This is where project Honolulu comes into play for managing Windows Server platforms. What this means is that for those who dont want to rely on or have a PowerShell dependency have an alternative option. Learn more about Project Honolulu here and here, including download the public preview here.
Data Infrastructure provider DataOn has announced a new turnkey Windows Server 2016 Storage Spaces Direct (S2D) powered Hyper-Converged Infrastructure (e.g. productization of project Kepler-47) solution with two node small form factor servers (partner with MSI). How small? Think suitcase or airplane roller board carry on luggage size.
What this means is that you can get into the converged, hyper-converged software defined storage game with Windows-based servers supporting Hyper-V virtual machines (Windows and Linux) including hardware for around $10,000 USD (varies by configuration and other options).
Speaking of Microsoft Azure public cloud, ever wonder what the network that enables the service looks like and some of the software defined networking (SDN) along with network virtualization function (NFV) objectives are, have a look at this piece from over at Data Center Knowledge.
In related Windows, Azure and other focus areas, Microsoft, Facebook and Telxius have completed the installation of a high-capacity subsea cable (network) to cross the atlantic ocean. Whats so interesting from a data infrastructure, cloud or legacy server storage I/O and data center focus perspective? The new network was built by the combined companies vs. in the past by a Telco provider consortium with the subsequent bandwidth sold or leased to others.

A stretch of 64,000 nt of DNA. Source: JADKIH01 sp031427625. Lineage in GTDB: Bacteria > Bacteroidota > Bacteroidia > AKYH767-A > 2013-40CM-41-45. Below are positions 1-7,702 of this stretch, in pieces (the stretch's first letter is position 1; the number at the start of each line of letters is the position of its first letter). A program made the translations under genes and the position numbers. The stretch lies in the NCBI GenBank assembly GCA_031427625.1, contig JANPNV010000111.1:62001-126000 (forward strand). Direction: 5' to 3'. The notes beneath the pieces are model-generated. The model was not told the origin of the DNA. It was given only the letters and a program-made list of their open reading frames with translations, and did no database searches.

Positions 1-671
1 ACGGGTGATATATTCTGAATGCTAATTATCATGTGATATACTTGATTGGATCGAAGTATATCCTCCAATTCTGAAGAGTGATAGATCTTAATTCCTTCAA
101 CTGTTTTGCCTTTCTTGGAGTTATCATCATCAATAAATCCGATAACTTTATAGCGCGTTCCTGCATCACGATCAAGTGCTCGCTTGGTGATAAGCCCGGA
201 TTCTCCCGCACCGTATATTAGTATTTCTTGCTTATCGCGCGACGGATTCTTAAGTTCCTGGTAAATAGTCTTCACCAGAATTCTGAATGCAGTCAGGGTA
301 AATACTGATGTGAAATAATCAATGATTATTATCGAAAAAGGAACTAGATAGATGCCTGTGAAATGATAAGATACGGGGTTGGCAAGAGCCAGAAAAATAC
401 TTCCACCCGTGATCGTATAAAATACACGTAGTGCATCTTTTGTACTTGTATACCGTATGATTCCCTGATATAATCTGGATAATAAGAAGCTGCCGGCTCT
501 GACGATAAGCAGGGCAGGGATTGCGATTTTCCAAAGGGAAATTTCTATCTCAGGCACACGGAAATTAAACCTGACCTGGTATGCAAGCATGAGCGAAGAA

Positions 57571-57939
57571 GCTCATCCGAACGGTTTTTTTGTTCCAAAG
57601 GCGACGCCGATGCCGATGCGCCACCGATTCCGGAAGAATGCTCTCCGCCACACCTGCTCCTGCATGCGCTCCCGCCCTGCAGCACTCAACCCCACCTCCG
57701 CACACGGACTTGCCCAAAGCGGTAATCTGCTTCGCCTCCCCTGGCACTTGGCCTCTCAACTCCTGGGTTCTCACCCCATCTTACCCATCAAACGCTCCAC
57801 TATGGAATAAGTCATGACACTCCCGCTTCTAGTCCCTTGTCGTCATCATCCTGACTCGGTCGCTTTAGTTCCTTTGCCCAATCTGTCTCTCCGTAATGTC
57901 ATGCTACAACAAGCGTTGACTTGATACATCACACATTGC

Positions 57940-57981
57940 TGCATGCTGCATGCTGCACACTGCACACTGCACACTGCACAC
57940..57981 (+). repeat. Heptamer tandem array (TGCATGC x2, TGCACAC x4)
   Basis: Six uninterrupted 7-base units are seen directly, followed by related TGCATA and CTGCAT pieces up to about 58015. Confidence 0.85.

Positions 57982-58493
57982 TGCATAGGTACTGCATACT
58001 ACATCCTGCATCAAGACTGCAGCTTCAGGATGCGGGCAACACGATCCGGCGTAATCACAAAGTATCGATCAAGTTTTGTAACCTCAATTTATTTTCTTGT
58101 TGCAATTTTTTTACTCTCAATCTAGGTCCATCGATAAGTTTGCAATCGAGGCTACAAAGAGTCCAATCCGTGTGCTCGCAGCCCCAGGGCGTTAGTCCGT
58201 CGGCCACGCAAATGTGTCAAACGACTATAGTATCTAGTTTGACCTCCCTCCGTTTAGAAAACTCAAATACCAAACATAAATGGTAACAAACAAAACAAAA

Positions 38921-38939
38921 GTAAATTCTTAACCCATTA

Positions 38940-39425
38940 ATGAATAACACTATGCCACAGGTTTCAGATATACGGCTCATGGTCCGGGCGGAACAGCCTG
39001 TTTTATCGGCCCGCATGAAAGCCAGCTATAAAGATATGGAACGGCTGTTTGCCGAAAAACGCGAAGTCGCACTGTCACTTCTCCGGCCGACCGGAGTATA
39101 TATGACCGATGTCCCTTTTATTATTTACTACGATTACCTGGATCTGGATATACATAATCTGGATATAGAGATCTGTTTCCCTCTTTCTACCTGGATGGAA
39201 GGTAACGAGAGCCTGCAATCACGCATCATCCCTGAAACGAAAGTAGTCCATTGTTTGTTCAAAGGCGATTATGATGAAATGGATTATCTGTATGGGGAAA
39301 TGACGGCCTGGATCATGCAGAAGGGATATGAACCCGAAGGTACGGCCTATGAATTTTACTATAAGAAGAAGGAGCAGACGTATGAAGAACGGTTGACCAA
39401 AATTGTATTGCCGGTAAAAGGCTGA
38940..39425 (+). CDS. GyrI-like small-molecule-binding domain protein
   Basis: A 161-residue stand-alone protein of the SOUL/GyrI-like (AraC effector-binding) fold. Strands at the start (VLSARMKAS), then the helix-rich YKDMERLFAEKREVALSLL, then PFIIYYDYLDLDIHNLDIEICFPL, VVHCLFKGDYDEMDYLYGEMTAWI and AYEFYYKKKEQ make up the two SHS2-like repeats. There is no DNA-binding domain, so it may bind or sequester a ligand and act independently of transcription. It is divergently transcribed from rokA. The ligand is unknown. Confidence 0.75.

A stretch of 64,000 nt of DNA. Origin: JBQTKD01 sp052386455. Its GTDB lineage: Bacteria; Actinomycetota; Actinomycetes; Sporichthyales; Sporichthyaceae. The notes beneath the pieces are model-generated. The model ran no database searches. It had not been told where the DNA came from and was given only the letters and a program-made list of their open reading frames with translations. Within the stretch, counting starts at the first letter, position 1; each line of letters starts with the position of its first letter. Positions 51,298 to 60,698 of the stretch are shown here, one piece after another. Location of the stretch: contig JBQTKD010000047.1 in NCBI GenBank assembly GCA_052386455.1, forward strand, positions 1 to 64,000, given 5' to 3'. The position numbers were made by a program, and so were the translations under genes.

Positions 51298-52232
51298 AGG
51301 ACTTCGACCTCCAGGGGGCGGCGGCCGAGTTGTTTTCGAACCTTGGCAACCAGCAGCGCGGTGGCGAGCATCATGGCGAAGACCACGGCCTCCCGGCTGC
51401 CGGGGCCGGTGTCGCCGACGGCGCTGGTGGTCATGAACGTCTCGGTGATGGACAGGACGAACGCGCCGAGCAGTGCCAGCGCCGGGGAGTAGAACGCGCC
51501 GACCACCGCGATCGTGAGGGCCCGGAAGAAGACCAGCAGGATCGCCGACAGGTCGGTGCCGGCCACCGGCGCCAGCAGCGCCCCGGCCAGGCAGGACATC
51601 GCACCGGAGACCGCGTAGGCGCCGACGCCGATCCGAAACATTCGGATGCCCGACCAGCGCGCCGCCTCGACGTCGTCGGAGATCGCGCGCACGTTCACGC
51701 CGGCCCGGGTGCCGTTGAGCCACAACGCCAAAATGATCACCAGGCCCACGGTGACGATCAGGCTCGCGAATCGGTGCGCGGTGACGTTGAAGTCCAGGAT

This new network is also 4,000 miles long including in depths of 11,000 feet, supports with current optics 160 terabits (e.g. 20 TeraBytes) per second capable of supporting 71 million HD videos streamed simultaneous. To put things into perspective, some residential Fiber Optic services can operate best case up to 1 gigabit per second (line speed) and in an asymmetrical fashion (faster download than uploads). Granted there are some 10 Gbit based services out there more common with commercial than residential. Simply put, there is a large amount of bandwidth increased across the atlantic for Microsoft and Facebook to support growing demands.
Learn more about related technology, trends, tools, techniques, and tips with the following links.
Microsoft announced a new release of Windows Server at Ignite as part of its new semi-annual release cycle. This latest version of Windows server is optimized for containers. In addition to Windows server enhancements, Microsoft continues to extend Azure and related technologies for public, private and hybrid cloud as well as software defined data infrastructures.
Ok, nuff said, for now.
Add a Comment